Thursday, 3 September 2015

Writing - Origins of punctuation

It is not something that gives pleasure, they don't limit themselves, it seems easier to get it wrong than right, and it seems that it is a hook on which critics hang their criticisms. What is it? Punctuation.

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As readers and writers, we’re intimately familiar with the dots, strokes and dashes that punctuate the written word. The comma, colon, semicolon and their siblings are integral parts of writing, pointing out grammatical structures and helping us transform letters into spoken words or mental images. We would be lost without them (or, at the very least, extremely confused), and yet the earliest readers and writers managed without it for thousands of years. 

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Aristophanes

Egyptian librarian, Aristophanes 3rd century BC, became frustrated at trying to decipher the strings of letters that were documents in those days. There were no capitals, no spaces and no punctuation. Eventually he suggested to people who submitted documents that they should introduce ink dots where pauses were required in the reading. The dots were in a space on the line, in the middle and at the top of the letters and were called comma, colon and periodos.
It wasn't popular and when the Romans overtook the Greek supremacy they dropped punctuation without a second thought. Cicero is quoted as saying,

'the end of a sentence should be determined not by the speaker pausing for breath, or by a stroke interposed by a copyist, but by the constraint of the rhythm'

Romans experimented by separating words with dots but the culture of public speaking was so strong that that method was dropped. In fact all reading was done aloud and it seems if they were deciphering a particularly confusing section they would murmur until they had clarified the section and then continue to read.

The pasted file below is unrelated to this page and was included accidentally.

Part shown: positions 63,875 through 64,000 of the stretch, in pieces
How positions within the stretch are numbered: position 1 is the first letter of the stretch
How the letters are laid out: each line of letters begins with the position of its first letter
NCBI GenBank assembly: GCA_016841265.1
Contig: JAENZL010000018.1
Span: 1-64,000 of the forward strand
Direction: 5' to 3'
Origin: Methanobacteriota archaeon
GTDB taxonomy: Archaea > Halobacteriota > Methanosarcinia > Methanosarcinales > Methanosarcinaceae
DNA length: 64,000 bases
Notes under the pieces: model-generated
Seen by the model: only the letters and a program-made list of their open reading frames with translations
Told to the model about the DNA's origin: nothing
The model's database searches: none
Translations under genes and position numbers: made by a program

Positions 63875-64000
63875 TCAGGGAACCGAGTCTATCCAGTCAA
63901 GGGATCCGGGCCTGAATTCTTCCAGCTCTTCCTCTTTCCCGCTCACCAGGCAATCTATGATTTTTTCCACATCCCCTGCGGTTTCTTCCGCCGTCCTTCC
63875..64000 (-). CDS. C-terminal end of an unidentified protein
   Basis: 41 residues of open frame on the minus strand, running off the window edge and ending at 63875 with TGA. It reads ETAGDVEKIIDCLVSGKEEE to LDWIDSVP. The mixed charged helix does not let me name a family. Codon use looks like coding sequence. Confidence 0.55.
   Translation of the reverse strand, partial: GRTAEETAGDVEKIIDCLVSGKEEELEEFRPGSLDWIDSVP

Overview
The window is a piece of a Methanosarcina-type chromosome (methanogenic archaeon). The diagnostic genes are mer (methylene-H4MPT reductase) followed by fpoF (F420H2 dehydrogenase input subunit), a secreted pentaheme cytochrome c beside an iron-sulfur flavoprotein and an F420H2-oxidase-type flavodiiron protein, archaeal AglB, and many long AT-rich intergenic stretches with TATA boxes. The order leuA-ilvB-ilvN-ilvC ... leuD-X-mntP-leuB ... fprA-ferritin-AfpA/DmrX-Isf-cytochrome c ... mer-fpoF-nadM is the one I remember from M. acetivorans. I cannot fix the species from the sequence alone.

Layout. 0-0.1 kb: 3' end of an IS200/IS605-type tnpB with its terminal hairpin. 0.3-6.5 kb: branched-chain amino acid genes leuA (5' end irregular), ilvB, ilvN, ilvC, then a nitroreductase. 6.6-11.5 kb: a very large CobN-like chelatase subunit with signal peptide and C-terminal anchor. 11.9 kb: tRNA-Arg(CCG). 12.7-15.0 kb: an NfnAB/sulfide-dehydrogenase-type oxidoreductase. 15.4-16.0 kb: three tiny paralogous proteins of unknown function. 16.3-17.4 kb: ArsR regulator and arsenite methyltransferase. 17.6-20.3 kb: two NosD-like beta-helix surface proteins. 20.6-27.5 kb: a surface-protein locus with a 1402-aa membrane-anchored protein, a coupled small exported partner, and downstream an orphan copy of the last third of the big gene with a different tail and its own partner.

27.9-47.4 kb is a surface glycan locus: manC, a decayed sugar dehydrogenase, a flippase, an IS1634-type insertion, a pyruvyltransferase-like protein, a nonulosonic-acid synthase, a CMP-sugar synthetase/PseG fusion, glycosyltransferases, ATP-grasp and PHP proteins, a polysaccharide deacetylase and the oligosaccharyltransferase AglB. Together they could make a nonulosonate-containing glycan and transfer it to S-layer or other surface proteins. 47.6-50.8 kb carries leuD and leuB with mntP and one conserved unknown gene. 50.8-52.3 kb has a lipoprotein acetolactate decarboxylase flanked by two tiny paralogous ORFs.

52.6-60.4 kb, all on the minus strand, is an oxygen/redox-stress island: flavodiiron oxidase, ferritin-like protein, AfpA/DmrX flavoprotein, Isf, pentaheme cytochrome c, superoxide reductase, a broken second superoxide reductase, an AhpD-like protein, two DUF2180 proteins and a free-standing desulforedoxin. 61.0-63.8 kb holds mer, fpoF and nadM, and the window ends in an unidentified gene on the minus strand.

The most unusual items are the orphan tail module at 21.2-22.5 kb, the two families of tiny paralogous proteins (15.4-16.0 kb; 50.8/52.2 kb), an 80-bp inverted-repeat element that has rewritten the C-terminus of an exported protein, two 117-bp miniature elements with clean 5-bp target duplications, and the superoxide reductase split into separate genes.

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Isidore of Seville

It was in the 7th century AD that Isidore of Seville, an Archbishop, who re-introduced an updated version of Aristophanes' punctuation. He was later beatified but not for his services to punctuation! In the 8th century Irish monks became fed up deciphering unfamiliar latin words and introduced spaces between. It was in Germany where King Charlemagne ordered a monk named Alcuin to devise an alphabet which led to our lower case letters.

There was much 'fiddling' about with punctuation for the next few hundred years, dashes were introduced by Italian Boncompagno da Signa and those in their turn evolved into the more recognisable marks we see today. Other influences came from music but by the mid 1450s the system we used today was formed and has changed little since. Until the advent of the computer!

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Emoji

It is at this point where my limited knowledge begins to falter once again. I wasn't aware until quite recently that there was such a term as EMOJI. I have been aware of the little pictures of smiling faces  and so on, but had obviously slept the day they were given the collective name. The name is Japanese and was coined by Shigetaka Kurita, referring to emoticons or pictograms that pervade Japanese emails and messages. It seems to me a return to the pictography of the Ancient Egyptians.
However, emoji do punctuate writing particularly in emails, direct messaging and texting, so perhaps punctuation is on the move once again!

God Bless